Archive for the 'politics' Category Intentional?

November 18, 2008

I need to confess to a guilty pleasure of mine.

Every night before bed I log onto to check the headlines. More often than not the headlines are the same as on every other news website, but sometimes I get lucky and find pure gold. You see, despite how you feel about the network and their close political ties, Fox News maintains one of the most hilarious websites on the interweb.

The prime example of this, and the one that brings me the most joy, is the enormous image headline they maintain on their front page. No matter what crisis the country is currently, or how many people have died, always manages to display the poorest taste imaginable. I honestly can’t tell if it’s intentional or not, which makes it all the more wonderful.

‘Sensationalist’ doesn’t even begin to describe the situation. I mean, for the duration of the election their front page featured fear-mongering quotes by Sarah Palin, and an unhealthy obsession with international pirates. Here are a few of my favorite examples:






So are they are in on the joke or not? You decide!

I found my candidate!

March 29, 2008


How did I miss this the first time around?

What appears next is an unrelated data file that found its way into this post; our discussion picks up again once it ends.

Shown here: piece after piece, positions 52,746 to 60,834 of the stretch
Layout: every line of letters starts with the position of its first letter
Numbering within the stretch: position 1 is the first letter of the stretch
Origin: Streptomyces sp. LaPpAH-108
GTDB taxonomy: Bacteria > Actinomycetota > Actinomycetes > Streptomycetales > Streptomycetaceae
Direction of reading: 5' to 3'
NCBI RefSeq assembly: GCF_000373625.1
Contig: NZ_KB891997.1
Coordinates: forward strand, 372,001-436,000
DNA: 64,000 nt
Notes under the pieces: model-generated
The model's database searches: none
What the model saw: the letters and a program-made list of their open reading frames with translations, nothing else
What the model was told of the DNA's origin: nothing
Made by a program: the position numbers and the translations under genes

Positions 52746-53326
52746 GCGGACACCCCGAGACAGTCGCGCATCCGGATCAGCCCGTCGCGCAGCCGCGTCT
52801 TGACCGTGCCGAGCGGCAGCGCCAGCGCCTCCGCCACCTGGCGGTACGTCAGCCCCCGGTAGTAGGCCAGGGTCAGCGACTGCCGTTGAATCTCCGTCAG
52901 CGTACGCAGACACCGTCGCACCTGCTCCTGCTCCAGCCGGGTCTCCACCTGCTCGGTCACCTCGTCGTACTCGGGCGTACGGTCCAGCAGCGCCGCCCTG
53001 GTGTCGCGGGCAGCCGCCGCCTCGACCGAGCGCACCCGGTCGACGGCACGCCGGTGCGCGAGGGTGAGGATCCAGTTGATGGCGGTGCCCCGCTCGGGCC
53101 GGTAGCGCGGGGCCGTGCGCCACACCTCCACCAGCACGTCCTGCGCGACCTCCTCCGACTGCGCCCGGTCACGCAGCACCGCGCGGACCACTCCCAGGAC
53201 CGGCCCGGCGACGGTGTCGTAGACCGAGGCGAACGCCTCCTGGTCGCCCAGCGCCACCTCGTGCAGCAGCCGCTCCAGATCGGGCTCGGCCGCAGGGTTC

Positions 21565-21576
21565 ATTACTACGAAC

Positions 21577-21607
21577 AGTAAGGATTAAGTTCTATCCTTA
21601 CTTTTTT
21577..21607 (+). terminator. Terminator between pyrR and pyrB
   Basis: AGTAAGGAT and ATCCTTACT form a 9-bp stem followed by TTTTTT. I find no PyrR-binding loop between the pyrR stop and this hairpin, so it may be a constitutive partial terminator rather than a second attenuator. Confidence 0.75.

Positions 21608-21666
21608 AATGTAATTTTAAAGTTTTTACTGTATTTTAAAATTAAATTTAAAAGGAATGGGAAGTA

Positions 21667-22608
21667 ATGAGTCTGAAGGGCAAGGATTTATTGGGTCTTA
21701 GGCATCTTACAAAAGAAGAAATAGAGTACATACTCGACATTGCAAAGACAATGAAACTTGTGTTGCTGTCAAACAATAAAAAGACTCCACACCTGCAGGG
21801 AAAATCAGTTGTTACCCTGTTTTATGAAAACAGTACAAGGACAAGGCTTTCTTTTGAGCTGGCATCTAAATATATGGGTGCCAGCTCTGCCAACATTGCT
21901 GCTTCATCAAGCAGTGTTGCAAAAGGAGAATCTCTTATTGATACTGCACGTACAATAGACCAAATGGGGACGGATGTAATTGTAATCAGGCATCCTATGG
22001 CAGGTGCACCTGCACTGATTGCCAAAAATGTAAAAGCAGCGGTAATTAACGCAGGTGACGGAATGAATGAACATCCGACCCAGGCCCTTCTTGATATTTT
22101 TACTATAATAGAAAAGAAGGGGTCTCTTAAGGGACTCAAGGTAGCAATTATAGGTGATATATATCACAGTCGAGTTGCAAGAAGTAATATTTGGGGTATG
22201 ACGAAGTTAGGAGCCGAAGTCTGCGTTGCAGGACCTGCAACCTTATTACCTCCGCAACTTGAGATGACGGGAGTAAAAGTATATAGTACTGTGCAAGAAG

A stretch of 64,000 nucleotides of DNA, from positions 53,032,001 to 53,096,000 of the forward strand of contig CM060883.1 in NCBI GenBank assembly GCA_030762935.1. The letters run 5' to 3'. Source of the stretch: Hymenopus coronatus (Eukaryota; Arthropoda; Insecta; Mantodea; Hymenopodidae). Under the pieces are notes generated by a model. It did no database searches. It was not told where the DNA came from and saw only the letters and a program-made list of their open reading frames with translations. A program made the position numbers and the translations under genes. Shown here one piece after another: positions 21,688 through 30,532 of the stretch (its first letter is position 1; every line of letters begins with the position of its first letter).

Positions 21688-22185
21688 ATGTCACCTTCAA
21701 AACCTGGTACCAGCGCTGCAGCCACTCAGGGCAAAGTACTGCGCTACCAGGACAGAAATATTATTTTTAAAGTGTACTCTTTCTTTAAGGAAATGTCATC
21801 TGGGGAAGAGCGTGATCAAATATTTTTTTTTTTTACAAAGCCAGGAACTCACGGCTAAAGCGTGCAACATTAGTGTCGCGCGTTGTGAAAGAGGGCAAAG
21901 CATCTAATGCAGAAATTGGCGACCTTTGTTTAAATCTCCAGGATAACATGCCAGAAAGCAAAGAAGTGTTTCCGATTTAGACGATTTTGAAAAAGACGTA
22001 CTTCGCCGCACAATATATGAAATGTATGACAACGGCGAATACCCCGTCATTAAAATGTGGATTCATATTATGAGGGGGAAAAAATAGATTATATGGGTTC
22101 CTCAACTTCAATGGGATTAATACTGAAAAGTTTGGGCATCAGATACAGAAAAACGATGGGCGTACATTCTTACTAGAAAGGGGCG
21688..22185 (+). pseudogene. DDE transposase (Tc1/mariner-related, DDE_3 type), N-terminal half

And this is the candidate I LIKE?

March 7, 2008

This is a very brief clip from a recent episode of Countdown (not to be confused by the awful comic book with that name.) I’m very pelased that Mrs. Clinton was able to rebound her campaign from the jaws of death, but the closer things get to the convention the more her… lesser qualities start to come out.

Here Mr. Olbermann is discussing a recent statement Hillary made to the public. The short conversation is wildly speculative to say the least, but it would seem that she is willing to do just about anything to make it to the White House.


Aye, aye, aye! If anyone can turn what was basically a guaranteed presidency for the Democrats into failure, it’s this girl.

Three Ring Government

November 8, 2006

It’s only once every two years that Americans are genuinely concerned about what other people think. Watching the election results roll in is always fun for me, and despite how you feel about the candidates and the issues, there’s no denying how exciting it is when the balance of American power is shifted one way or another. I can only hope that this will be the beginning of great change and unity, as opposed to being in a situation where legislation becomes a pissing match between the Executive and Legislative branches of the government. Remember that your vote counts*!